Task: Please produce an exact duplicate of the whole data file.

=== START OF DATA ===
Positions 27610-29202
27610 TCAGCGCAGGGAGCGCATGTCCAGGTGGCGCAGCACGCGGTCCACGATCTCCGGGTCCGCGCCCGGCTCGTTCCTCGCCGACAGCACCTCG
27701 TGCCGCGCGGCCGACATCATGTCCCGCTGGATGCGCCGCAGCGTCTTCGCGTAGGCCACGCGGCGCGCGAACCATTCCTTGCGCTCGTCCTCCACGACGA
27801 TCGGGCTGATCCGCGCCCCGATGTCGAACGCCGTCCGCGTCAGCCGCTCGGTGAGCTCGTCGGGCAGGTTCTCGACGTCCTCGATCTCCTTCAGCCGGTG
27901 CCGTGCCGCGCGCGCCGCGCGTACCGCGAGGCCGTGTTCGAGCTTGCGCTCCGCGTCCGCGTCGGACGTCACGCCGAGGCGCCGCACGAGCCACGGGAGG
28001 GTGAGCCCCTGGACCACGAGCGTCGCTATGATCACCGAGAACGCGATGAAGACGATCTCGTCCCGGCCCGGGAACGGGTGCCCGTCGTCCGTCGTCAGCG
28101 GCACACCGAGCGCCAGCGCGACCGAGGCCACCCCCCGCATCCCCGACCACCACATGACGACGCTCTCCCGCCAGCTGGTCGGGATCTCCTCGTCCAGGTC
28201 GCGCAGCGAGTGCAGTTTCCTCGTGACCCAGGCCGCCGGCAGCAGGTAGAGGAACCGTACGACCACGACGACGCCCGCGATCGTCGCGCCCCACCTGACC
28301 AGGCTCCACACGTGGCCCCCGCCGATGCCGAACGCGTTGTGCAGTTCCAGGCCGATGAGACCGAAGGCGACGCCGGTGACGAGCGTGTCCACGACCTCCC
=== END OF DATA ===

Positions 27610-29202
27610 TCAGCGCAGGGAGCGCATGTCCAGGTGGCGCAGCACGCGGTCCACGATCTCCGGGTCCGCGCCCGGCTCGTTCCTCGCCGACAGCACCTCG
27701 TGCCGCGCGGCCGACATCATGTCCCGCTGGATGCGCCGCAGCGTCTTCGCGTAGGCCACGCGGCGCGCGAACCATTCCTTGCGCTCGTCCTCCACGACGA
27801 TCGGGCTGATCCGCGCCCCGATGTCGAACGCCGTCCGCGTCAGCCGCTCGGTGAGCTCGTCGGGCAGGTTCTCGACGTCCTCGATCTCCTTCAGCCGGTG
27901 CCGTGCCGCGCGCGCCGCGCGTACCGCGAGGCCGTGTTCGAGCTTGCGCTCCGCGTCCGCGTCGGACGTCACGCCGAGGCGCCGCACGAGCCACGGGAGG
28001 GTGAGCCCCTGGACCACGAGCGTCGCTATGATCACCGAGAACGCGATGAAGACGATCTCGTCCCGGCCCGGGAACGGGTGCCCGTCGTCCGTCGTCAGCG
28101 GCACACCGAGCGCCAGCGCGACCGAGGCCACCCCCCGCATCCCCGACCACCACATGACGACGCTCTCCCGCCAGCTGGTCGGGATCTCCTCGTCCAGGTC
28201 GCGCAGCGAGTGCAGTTTCCTCGTGACCCAGGCCGCCGGCAGCAGGTAGAGGAACCGTACGACCACGACGACGCCCGCGATCGTCGCGCCCCACCTGACC
28301 AGGCTCCACACGTGGCCCCCGCCGATGCCGAACGCGTTGTGCAGTTCCAGGCCGATGAGACCGAAGGCGACGCCGGTGACGAGCGTGTCCACGACCTCCC